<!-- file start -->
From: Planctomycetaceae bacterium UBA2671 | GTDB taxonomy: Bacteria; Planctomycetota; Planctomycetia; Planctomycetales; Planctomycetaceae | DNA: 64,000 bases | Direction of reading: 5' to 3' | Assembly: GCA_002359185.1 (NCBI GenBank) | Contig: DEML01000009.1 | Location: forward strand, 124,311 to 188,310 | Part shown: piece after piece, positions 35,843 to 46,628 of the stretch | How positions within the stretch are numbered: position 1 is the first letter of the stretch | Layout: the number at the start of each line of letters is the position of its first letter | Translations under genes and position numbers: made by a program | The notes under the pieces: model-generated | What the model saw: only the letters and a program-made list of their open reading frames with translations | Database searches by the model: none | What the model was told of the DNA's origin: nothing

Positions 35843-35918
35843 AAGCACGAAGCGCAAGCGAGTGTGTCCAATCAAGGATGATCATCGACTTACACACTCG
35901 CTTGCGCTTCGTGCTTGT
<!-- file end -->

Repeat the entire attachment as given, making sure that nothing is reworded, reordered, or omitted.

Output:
From: Planctomycetaceae bacterium UBA2671 | GTDB taxonomy: Bacteria; Planctomycetota; Planctomycetia; Planctomycetales; Planctomycetaceae | DNA: 64,000 bases | Direction of reading: 5' to 3' | Assembly: GCA_002359185.1 (NCBI GenBank) | Contig: DEML01000009.1 | Location: forward strand, 124,311 to 188,310 | Part shown: piece after piece, positions 35,843 to 46,628 of the stretch | How positions within the stretch are numbered: position 1 is the first letter of the stretch | Layout: the number at the start of each line of letters is the position of its first letter | Translations under genes and position numbers: made by a program | The notes under the pieces: model-generated | What the model saw: only the letters and a program-made list of their open reading frames with translations | Database searches by the model: none | What the model was told of the DNA's origin: nothing

Positions 35843-35918
35843 AAGCACGAAGCGCAAGCGAGTGTGTCCAATCAAGGATGATCATCGACTTACACACTCG
35901 CTTGCGCTTCGTGCTTGT